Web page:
Load bearing exercises are good for maintaining bone strength and preventing bone thinning (osteoporosis). Gentle exercises with weights improve bone density and can prevent hip fractures, which are a significant problem among older women.  

Healthy weight = healthy joints 

Being overweight or obese adds extra pressure to your joints, particularly the load-bearing joints such as the knees or hips. Over time, weight and age factors play a significant role in the development of osteoarthritis and joint injury.

If you do carry extra weight, shedding even one pound will reduce the pressure on your weight-bearing joints, helping to keep them healthy.

High-intensity, low-impact interval training is the best way to shed excess weight without damaging your joints. 

Speak to your gym staff or personal trainer about the Tabata workout, or similar interval training exercises to help maintain a healthy weight. 

Avoid overuse that is causing pain 

We’re all familiar with the adage, “push through the pain.” But when it comes to your joints, pushing through the pain is a major no-no.

As soon as you start to experience pain with the movement of a joint such as the knee, immediately stop the movement. 

If you overdo it, you’ll hinder your improvement and risk fracture, dislocation or other serious joint injuries, which could upset your training routine and see you “benched” and unable to train for a long time.  

If you stop and “listen” to your injury, it will tell you exactly how to heal. If it hurts, then stop. If it doesn’t hurt, then you can do a little more.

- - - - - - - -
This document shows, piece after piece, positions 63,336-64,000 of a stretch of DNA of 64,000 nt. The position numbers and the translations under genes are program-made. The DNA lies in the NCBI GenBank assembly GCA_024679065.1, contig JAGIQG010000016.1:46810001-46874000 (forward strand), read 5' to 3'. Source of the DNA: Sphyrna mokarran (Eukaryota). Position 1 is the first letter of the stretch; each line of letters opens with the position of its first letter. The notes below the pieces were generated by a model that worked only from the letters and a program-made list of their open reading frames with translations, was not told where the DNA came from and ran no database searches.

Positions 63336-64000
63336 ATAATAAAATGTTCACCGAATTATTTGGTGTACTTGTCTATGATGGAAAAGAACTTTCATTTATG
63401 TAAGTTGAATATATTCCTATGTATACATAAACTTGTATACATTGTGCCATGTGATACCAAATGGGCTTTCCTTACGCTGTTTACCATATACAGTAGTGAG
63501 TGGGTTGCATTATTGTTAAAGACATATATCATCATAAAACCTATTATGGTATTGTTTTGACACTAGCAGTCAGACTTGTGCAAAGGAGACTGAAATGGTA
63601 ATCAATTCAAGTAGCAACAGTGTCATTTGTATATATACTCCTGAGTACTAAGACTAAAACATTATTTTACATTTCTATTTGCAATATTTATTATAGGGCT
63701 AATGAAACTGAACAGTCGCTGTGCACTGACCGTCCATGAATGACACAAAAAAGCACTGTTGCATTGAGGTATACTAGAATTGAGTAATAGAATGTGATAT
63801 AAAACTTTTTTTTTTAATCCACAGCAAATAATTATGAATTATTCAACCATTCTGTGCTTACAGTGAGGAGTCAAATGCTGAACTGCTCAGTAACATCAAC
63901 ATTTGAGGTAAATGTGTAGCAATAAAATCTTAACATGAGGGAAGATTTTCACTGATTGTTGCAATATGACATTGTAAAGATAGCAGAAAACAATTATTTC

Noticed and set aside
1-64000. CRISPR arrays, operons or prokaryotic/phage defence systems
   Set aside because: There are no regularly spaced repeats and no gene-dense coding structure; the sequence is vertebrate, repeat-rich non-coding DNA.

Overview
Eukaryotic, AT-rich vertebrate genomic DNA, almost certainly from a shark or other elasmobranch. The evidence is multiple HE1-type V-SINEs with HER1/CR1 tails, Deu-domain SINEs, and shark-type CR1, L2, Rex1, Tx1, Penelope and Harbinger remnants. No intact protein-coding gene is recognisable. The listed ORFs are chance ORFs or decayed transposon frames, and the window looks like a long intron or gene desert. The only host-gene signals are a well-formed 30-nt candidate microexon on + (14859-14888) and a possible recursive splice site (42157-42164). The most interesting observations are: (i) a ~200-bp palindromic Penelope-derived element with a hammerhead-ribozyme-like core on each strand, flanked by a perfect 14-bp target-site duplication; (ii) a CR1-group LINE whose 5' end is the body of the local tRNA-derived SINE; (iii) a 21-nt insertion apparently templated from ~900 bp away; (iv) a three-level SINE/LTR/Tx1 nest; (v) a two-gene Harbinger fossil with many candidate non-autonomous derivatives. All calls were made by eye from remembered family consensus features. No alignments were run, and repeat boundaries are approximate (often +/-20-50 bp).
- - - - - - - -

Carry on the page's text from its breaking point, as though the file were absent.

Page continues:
There is a term used in yoga known as “the edge” — a point at which you experience a little discomfort, but no injury. This is where you want to be. If you push any further, injury is guaranteed.

Practice yoga or breathing techniques to reduce stress 

If the body is stressed, it releases a hormone called “cortisol” which can drive down the body’s collagen production and lead to unhealthy joints.

Yoga is a great low-impact exercise that offers a whole-body workout, which helps to improve overall fitness, flexibility and range of motion.

By combining stretching and strengthening, yoga is a low impact sport that protects the joints. It also protects the heart by training it to pump more blood per heartbeat, rather than training it to just pump faster, as per typical “aerobic” exercise.

Build muscle strength around your joints 

Improving muscle strength and tone will help protect the joints from injury. Your knee joints, for example, are supported by muscles, which protect them from damage. 

As muscles weaken, which occurs when we stop exercising and also to a lesser extent as we age, impact forces increase, thereby increasing our risk of injury. 

Weakening muscles also diminish balance, leading to poor posture and a heightened likelihood of joint injury through increased pressure on the joints due to imbalanced weight bearing.

Strengthening muscles throughout the body, particularly those around the joints, can help relieve symptoms of arthritis and improve overall joint health.

While training, move your joints through their full range of motion 

Your joints have a natural movement from a straight to a bent position — the “range of motion.” Using the full range of motion is important to prevent stiffness — an unfortunate part of the aging process. Full range exercises also gently stimulate the joint cells (chondrocytes) to produce a top quality joint surface (articular cartilage) which helps prevent arthritis.

Build your core 

A strong core promotes better balance and lowers your risk of joint damage. 

A weak core can cause all sorts of joint-related problems. Abdominal weakness can cause the pelvis or hips to tilt forward, which leads to poor posture and curvature of the spine, as well as pushing the knee joints inwards. This is one of the major factors in joint compression that’s responsible for most joint injuries.

Working out core muscles, including the abdominal muscles, will improve your posture, pelvic and spinal alignment.